Reading disorder was first recognized in the late nineteenth century, when it was called pure word blindness, then developmental alexia. Starting in the 1960s, educators commonly referred to reading disorder as dyslexia, from the Greek word dys, meaning poor or inadequate, and the word lexismeaning words or language. Despite the long history of reading disorder, its cause is not known.
Learning to read is a complex task. It requires coordination of the eye muscles to follow a line of print, spatial orientation to interpret letters and words, visual memory to retain the meaning of letters and sight words, sequencing ability, a grasp of sentence structure and grammar, and the ability to categorize and analyze. In addition, the brainmust integrate visual cues with memory and associate them with specific sounds. The sounds must then be associated with specific meanings. For comprehension, the meanings must be retained while a sentence or passage is read. Reading disorder occurs when any of these processes are disrupted. For that reason, the roots of reading disorder have proved difficult to isolate, and may be different in different individuals.
Despite the complexity of reading disorder, researchers have found that the condition is at least partially inherited. In 1999, the Centre for Reading Research in Norway studied a large family with reading problems. By evaluating the reading and writing abilities of about 80 family members across four generations, the researchers were able to pinpoint mutations in specific genes that are associated with reading and writing deficits.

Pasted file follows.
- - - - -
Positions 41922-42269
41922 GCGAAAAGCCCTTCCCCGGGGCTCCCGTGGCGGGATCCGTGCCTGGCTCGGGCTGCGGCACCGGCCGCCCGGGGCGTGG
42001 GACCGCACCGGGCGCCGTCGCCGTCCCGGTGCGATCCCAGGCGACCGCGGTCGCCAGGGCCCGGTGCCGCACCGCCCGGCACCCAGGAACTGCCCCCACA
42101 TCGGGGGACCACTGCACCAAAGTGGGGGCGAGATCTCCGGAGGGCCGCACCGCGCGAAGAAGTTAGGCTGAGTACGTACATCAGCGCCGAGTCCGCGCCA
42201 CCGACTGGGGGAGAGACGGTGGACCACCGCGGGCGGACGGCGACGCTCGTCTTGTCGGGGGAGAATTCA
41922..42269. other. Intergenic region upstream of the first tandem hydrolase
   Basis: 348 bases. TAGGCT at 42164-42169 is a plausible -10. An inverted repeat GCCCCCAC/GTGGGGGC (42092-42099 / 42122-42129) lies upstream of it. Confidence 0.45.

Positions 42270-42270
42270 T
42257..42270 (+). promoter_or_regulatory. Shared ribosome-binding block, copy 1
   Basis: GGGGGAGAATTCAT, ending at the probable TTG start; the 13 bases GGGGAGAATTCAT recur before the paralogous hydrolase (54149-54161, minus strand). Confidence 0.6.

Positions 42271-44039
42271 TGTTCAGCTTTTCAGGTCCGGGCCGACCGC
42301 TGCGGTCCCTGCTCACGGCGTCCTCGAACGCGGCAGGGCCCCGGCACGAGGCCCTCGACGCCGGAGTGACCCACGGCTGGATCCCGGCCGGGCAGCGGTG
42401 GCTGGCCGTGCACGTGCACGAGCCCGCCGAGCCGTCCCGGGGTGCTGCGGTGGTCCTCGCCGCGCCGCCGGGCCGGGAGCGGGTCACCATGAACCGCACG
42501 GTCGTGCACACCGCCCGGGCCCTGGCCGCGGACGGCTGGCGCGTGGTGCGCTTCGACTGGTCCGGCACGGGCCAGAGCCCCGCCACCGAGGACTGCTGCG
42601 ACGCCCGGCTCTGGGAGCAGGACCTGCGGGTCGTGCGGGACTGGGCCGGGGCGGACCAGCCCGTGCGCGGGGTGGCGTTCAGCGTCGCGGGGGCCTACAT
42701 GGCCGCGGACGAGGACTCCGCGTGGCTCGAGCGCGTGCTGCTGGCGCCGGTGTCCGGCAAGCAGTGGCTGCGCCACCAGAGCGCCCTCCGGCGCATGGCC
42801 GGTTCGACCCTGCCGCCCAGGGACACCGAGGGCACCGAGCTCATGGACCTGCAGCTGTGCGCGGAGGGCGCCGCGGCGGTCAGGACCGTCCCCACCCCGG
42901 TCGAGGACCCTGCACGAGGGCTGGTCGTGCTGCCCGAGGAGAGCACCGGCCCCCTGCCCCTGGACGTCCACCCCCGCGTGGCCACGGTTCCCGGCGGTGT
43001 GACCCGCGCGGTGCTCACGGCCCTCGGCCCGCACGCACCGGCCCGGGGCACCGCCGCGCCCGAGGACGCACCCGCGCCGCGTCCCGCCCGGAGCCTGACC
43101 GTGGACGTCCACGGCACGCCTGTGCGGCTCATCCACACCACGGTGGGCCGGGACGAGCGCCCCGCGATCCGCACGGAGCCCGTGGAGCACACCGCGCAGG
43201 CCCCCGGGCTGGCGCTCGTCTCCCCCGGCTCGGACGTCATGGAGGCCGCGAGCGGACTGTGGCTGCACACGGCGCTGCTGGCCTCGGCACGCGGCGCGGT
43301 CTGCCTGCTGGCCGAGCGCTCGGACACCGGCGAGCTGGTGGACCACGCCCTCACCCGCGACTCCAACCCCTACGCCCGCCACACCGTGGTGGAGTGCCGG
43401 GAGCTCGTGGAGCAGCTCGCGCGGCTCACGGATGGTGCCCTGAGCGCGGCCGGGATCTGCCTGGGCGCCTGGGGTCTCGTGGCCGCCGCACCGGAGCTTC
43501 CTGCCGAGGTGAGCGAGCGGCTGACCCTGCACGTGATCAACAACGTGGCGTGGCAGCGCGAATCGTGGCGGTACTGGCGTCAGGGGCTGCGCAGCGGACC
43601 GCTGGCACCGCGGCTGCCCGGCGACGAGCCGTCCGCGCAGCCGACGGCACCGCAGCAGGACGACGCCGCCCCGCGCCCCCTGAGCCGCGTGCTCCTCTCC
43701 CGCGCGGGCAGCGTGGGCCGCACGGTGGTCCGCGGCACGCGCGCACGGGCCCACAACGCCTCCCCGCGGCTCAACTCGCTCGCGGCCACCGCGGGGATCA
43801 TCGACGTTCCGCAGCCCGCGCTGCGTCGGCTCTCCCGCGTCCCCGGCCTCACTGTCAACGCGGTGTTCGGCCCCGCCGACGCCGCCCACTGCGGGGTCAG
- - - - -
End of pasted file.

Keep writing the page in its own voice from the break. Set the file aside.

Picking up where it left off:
It appears that reading disorder may also have causes other than genetic inheritance, as about half the people with this learning disability do not come from families with a history of the problem. Many theories suggest that functional problems in specific areas of the brain underlie reading disorder. Given the complicated demands on the human nervous system involved in reading, it is entirely possible that there are several different problems in brain function related to difficulty in learning to read. What is known is that 90% of children diagnosed with reading disorder have other language deficits. Still other research suggests a possible link with a subtle visual problem that affects the speed with which affected people can read.
Tish Davidson A.M., The Gale Group Inc., Gale, Detroit,